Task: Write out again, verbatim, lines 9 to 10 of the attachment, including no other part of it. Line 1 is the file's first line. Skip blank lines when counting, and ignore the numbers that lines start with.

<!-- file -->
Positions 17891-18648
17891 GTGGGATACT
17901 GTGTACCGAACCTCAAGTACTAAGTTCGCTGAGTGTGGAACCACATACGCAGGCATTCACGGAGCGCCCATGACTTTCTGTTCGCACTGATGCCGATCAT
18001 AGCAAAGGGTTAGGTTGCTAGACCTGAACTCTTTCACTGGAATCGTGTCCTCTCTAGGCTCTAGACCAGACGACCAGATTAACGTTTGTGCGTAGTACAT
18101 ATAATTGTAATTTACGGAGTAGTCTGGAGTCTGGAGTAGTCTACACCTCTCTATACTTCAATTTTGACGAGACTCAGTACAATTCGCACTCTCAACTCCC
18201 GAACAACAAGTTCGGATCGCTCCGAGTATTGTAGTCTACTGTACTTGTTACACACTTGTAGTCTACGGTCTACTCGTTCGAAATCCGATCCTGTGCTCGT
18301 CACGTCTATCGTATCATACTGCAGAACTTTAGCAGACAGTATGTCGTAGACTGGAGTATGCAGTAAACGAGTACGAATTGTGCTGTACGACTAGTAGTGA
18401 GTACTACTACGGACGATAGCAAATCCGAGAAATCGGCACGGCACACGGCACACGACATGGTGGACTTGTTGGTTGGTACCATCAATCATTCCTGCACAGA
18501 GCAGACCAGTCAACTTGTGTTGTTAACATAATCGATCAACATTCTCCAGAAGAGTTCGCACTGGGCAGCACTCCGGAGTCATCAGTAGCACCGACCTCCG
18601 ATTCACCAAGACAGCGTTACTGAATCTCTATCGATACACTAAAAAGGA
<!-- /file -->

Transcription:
18501 GCAGACCAGTCAACTTGTGTTGTTAACATAATCGATCAACATTCTCCAGAAGAGTTCGCACTGGGCAGCACTCCGGAGTCATCAGTAGCACCGACCTCCG
18601 ATTCACCAAGACAGCGTTACTGAATCTCTATCGATACACTAAAAAGGA